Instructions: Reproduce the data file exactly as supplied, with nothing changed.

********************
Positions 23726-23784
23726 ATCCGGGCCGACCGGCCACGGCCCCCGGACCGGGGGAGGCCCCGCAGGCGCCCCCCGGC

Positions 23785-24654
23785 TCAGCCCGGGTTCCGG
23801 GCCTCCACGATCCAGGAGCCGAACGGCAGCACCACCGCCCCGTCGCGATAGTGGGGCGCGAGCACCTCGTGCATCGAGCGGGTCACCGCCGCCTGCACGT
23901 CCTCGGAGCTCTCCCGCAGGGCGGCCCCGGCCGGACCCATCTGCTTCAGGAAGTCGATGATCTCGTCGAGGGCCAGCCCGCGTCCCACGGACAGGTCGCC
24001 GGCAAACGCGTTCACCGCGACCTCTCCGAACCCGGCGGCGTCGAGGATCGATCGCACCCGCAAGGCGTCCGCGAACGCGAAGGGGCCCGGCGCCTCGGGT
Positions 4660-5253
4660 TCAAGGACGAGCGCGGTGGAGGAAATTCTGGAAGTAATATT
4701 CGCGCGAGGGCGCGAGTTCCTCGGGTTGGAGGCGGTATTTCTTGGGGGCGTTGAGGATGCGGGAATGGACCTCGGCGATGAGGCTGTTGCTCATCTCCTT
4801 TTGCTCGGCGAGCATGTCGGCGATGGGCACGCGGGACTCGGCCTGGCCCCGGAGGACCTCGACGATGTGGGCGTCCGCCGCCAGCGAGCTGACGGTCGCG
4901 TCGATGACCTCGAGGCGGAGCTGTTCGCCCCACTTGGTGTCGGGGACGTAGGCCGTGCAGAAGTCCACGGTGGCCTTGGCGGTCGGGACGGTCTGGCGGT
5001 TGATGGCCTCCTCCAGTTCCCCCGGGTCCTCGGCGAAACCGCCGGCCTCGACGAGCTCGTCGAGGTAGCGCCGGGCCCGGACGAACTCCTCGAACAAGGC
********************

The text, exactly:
Positions 23726-23784
23726 ATCCGGGCCGACCGGCCACGGCCCCCGGACCGGGGGAGGCCCCGCAGGCGCCCCCCGGC

Positions 23785-24654
23785 TCAGCCCGGGTTCCGG
23801 GCCTCCACGATCCAGGAGCCGAACGGCAGCACCACCGCCCCGTCGCGATAGTGGGGCGCGAGCACCTCGTGCATCGAGCGGGTCACCGCCGCCTGCACGT
23901 CCTCGGAGCTCTCCCGCAGGGCGGCCCCGGCCGGACCCATCTGCTTCAGGAAGTCGATGATCTCGTCGAGGGCCAGCCCGCGTCCCACGGACAGGTCGCC
24001 GGCAAACGCGTTCACCGCGACCTCTCCGAACCCGGCGGCGTCGAGGATCGATCGCACCCGCAAGGCGTCCGCGAACGCGAAGGGGCCCGGCGCCTCGGGT
Positions 4660-5253
4660 TCAAGGACGAGCGCGGTGGAGGAAATTCTGGAAGTAATATT
4701 CGCGCGAGGGCGCGAGTTCCTCGGGTTGGAGGCGGTATTTCTTGGGGGCGTTGAGGATGCGGGAATGGACCTCGGCGATGAGGCTGTTGCTCATCTCCTT
4801 TTGCTCGGCGAGCATGTCGGCGATGGGCACGCGGGACTCGGCCTGGCCCCGGAGGACCTCGACGATGTGGGCGTCCGCCGCCAGCGAGCTGACGGTCGCG
4901 TCGATGACCTCGAGGCGGAGCTGTTCGCCCCACTTGGTGTCGGGGACGTAGGCCGTGCAGAAGTCCACGGTGGCCTTGGCGGTCGGGACGGTCTGGCGGT
5001 TGATGGCCTCCTCCAGTTCCCCCGGGTCCTCGGCGAAACCGCCGGCCTCGACGAGCTCGTCGAGGTAGCGCCGGGCCCGGACGAACTCCTCGAACAAGGC